Alan Abramowitz Alben W. Barkley Professor of Political Science


Headshot of Alan Abramowitz 1x1  @AlanIAbramowitz

Areas of Expertise

  • National politics
  • Polling and election forecasting
  • Partisan divides
  • Political party realignment
  • Voting behavior

Overview

Alan Abramowitz, PhD, the Alben W. Barkley Professor of Political Science, is a widely cited expert on national politics, polling and elections. His expertise includes election forecasting models, party realignment in the US, congressional elections, and the effects of political campaigns on the electorate. His election forecast has correctly and precisely predicted the popular vote winner within two percentage points or less in every US presidential election since 1988. He is the author or co-author of five books including The Great Alignment: Race, Party Transformation and the Rise of Donald Trump (2018) and The Disappearing Center: Engaged Citizens, Polarization and American Democracy (2010).



Commentary

New Hampshire Primary Results (Feb. 12, 2020)

What do you see as the key takeaways from the New Hampshire primary?

  • One is that [Senator] Bernie Sanders finished first, but his margin and vote share were a little underwhelming. His margin over [Mayor] Pete Buttigieg is going to be between 1 and 2 points, and that’s less than what the polls were saying. In the polls, Sanders was up 6 to 8 points over Buttigieg.
  • What we’re seeing now is [Senator] Amy Klobuchar and Buttigieg are benefitting from the collapse of [former Vice President Joe] Biden’s [performance]. They’re seen as moderate alternatives to Sanders. [Senator] Elizabeth Warren obviously is also in trouble after finishing fourth in New Hampshire, right next door to her home state of Massachusetts.
  • Sanders is consolidating the vote of the most progressive Democratic primary voters, and in national polling, he’s leading but it’s still under 30 percent of Democratic voters.

What will you be watching moving forward?

  • The big question is: Can Biden resuscitate his campaign in South Carolina? None of the other Democrats are all that strong there. The Democrat who’s running second there is [Tom] Steyer, mainly because he’s been spending a lot of money there. But I don’t see where he goes after South Carolina.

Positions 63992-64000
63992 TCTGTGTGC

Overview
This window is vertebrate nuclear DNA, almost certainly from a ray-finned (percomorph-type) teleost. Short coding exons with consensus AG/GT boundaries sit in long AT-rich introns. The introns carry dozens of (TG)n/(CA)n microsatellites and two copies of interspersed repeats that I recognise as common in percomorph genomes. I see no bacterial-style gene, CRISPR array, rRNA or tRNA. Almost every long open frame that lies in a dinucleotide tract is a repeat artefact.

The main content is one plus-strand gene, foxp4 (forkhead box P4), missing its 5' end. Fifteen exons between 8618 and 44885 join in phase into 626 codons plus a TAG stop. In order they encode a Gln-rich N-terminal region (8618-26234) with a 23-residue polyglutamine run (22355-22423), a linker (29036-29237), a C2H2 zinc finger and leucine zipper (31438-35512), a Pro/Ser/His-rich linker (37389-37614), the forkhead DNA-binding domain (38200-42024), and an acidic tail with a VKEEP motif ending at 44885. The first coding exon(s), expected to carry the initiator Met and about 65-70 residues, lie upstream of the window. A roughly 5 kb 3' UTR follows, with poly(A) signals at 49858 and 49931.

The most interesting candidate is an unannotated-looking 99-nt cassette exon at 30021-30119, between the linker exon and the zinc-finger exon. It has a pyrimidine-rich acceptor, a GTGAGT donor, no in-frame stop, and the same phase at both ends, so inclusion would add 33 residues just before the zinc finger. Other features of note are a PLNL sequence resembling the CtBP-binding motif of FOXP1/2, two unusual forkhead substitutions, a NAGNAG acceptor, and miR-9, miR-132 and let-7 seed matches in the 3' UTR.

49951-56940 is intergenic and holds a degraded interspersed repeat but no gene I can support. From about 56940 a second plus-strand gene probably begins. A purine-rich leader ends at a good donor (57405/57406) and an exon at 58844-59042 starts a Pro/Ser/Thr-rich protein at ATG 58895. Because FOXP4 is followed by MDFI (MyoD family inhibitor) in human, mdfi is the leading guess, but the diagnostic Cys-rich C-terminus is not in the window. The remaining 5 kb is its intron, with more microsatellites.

• For a lot of Democratic primary voters now, it’s still about finding someone they think has a good chance to beat [President Donald] Trump. For a long time, it looked like Biden had the best shot, but when you’re doing poorly in the primaries, it’s harder to make the case that you’re the most electable candidate. So now it’s a question of whether Buttigieg or Klobuchar can establish themselves as national candidates, and whether Biden can stay in the game.
  • I’ll be watching to see what happens to Klobuchar. For Klobuchar to become a real player, she needs to raise a lot of money quickly, showing that she can compete in upcoming states, including Super Tuesday states.
  • The other thing that changes at Super Tuesday and beyond is that we have [former New York Mayor] Michael Bloomberg on the ballot. Bloomberg is working hard to court African American voters in the South and elsewhere by massive advertising and organizing.

How much will the South Carolina primary be a bellwether?

  • South Carolina will be an indication of whether Biden hang on to his African American support going into Super Tuesday, where there will be several other southern states voting. Generally, you would expect doing well in South Carolina is a pretty good predictor of how well a candidate will do in Georgia, because African Americans comprise about 60 percent of Democratic voters in both states.

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